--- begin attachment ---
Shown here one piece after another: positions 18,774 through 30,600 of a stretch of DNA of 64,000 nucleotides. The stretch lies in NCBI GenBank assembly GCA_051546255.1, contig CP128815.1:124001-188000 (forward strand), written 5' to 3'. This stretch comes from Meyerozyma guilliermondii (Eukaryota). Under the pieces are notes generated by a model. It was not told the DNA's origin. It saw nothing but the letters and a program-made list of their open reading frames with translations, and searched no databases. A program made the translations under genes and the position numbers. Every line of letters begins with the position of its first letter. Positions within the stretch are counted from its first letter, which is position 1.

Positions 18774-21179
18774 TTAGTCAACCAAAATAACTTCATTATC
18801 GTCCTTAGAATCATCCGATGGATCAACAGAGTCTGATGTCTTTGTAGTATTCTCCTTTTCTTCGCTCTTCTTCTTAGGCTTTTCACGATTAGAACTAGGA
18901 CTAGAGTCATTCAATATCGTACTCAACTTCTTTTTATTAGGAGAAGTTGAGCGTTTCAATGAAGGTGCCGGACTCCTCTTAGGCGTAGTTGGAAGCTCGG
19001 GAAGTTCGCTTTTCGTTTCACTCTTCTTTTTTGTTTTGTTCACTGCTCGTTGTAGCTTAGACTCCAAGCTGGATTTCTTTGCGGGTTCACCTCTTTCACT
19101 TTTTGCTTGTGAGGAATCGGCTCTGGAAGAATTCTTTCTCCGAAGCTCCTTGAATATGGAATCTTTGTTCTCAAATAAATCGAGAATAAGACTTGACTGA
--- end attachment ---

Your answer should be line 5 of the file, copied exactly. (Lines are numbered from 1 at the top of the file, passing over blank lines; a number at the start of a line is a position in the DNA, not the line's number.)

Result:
18901 CTAGAGTCATTCAATATCGTACTCAACTTCTTTTTATTAGGAGAAGTTGAGCGTTTCAATGAAGGTGCCGGACTCCTCTTAGGCGTAGTTGGAAGCTCGG